It was unplanned. Some sort of venting of steam from a pressure cooker of a psyche. Normally, I'm intense, but it was ridiculous. I should have worked a simple elevator speech, which is a nice, brief, overview professional pitch-sters use. The point is: I need to learn how to make complex information concise, understandable, memorable -- and repeatable.
Why? Democracy depends on it.
PS: I knew I was too old to be cool anymore when I tried zooming in and focusing up on Oliver Stone as he made a presentation to the symposium. For some reason, he shot me a look. I looked at my borrowed camera and learned it shoots out a laser beam to focus and was zapping him as he talked. I put it away as soon as I realized it did that.
Sunset over the Motor City, 22 October 2013.
Thank you, ALL.
Heartbroken: I returned to Detroit to discover my best friend had died on the Wednesday I drove to Pittsburgh. It was a shock followed by a hammer blow -- the sudden, unexpected and complete loss of a most trusted friend who truly was my brother in work and in spirit.
My wife and friends did not want to tell me while I was there. Even my best friend's wife, whom I consider a sister, told my wife she wanted me to enjoy the once-in-a-lifetime experience. That's what my friend would have wanted, too.
A journalist, reporter and writer of the Old School, he was the one colleague with whom I most wanted to share what I learned at Duquesne. I got the tragic word upon my return home at 10:30 p.m. Saturday. When I saw my friend and her children at the service yesterday, Sunday, I cried. I'm still crying, typing these words.
The minute before I got the news, I felt like I was on top of the world. I had just returned from hearing many of the great people from whom I've learned over the past 50 years. Some of the younger authors and presenters knew about DU, a couple at least who said they'd learned and benefitted from DU. Regardless of names or percentages, we were there, learning and sharing information.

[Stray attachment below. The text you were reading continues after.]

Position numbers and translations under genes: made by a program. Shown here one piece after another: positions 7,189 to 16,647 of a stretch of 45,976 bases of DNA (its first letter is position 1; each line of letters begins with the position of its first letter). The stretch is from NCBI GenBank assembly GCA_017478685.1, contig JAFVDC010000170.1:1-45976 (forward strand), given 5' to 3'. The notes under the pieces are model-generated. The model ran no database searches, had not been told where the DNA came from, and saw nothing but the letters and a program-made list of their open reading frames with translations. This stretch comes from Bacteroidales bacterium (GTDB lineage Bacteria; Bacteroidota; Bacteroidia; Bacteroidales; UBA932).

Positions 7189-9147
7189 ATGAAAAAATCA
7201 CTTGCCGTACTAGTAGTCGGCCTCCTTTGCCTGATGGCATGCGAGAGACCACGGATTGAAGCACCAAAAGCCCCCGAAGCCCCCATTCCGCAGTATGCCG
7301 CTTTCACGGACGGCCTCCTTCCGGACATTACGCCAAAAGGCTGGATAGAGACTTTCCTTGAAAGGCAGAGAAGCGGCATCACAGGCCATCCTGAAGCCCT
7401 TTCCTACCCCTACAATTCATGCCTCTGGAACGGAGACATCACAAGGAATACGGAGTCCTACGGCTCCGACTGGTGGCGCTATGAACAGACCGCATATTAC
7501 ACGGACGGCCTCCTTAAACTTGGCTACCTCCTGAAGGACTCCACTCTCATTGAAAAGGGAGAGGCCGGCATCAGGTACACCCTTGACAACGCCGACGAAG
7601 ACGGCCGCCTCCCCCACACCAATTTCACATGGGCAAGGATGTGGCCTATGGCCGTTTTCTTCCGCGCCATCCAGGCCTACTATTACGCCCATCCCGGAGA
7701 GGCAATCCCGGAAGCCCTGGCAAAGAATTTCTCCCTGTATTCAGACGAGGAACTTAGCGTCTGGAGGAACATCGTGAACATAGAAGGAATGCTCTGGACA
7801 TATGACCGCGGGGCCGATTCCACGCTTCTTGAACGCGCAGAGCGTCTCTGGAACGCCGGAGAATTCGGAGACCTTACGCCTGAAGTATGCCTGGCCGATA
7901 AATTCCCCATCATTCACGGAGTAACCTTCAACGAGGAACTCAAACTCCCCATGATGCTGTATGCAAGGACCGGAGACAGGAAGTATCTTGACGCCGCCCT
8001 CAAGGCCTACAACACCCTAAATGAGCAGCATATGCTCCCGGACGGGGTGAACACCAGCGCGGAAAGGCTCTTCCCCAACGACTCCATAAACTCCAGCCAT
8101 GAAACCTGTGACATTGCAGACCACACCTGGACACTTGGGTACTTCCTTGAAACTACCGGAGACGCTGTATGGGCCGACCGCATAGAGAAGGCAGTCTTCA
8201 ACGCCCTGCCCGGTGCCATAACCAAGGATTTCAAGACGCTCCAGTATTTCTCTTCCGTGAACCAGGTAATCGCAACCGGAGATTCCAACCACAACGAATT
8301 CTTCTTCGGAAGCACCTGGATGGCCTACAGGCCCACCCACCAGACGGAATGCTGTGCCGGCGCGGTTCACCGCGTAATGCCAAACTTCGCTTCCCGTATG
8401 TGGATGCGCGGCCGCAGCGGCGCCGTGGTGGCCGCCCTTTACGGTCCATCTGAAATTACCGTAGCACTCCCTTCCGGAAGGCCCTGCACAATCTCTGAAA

What I want to first report: DUers we aren't wasting our time following research, news, and analysis pertaining to the assassination of President Kennedy. In those three days, I learned more in many college courses Ive taken on history or science. I couldnt wait to share what I learned with my family and friends on DU and in life.
So, after being gone four days, I got home and greeted my family, whom I missed dearly. I sat down and took a bite to eat and asked why everyone was sad to see me. My wife told me my that we had lost a friend. His name was the first that came to mind, considering his job involved a lot of travel. My friend had passed away on Wednesday, perhaps while I was driving up to the conference.
No one knew what happened until his daughter came home from school and found him. He was a great man. Tops in every way. A family man. A patriot. A man of integrity. He was only 60. The blow will never leave my heart or anyone blessed to be part of his family, nor from the hearts and minds of those who knew him or crossed paths with him. He was that great a human being.
When I get my stuff together, I promise to share exactly the news and information from the JFK Assassination and what We the People can do to restore Justice in the JFK case. Of course it has to do with fair elections, stopping Wars without End for power and profit, and end Police State America. Hint: All it takes is You.
I will tell you why I felt like RFK upon my return from Pittsburgh: The loss of a brother leaves a void that cannot be filled.
At least in the present incarnation, the poster's only been here a week, so may've missed these:
Among new evidence that the Warren Commission did not disclose to the American public are the CIA-Mafia conspiracy to assassinate Fidel Castro, something that they had done previously to Patrice Lumumba and other world leaders before JFK was elected. Oh, and they never told President Kennedy that they were still working together to murder Castro, even though ordered to stop when President Kennedy learned of them. Of course, the American public might've objected when the disgraced director of that agency had been appointed to the Warren Commission, Allen Dulles. His brother, John Foster Dulles was Secretary if State for Ike and Tricky Dick, the nuclear bomber of Vietnam.
Thank you for grokking, Ghost in the Machine! There were dozens of instances where the presenters at the conference were documenting what we have long discussed on DU.
Thanks to William E. Kelly, Jr. and Ed Primeau, the audio expert who analyzed the phone recording of the Zimmerman-Martin confrontation: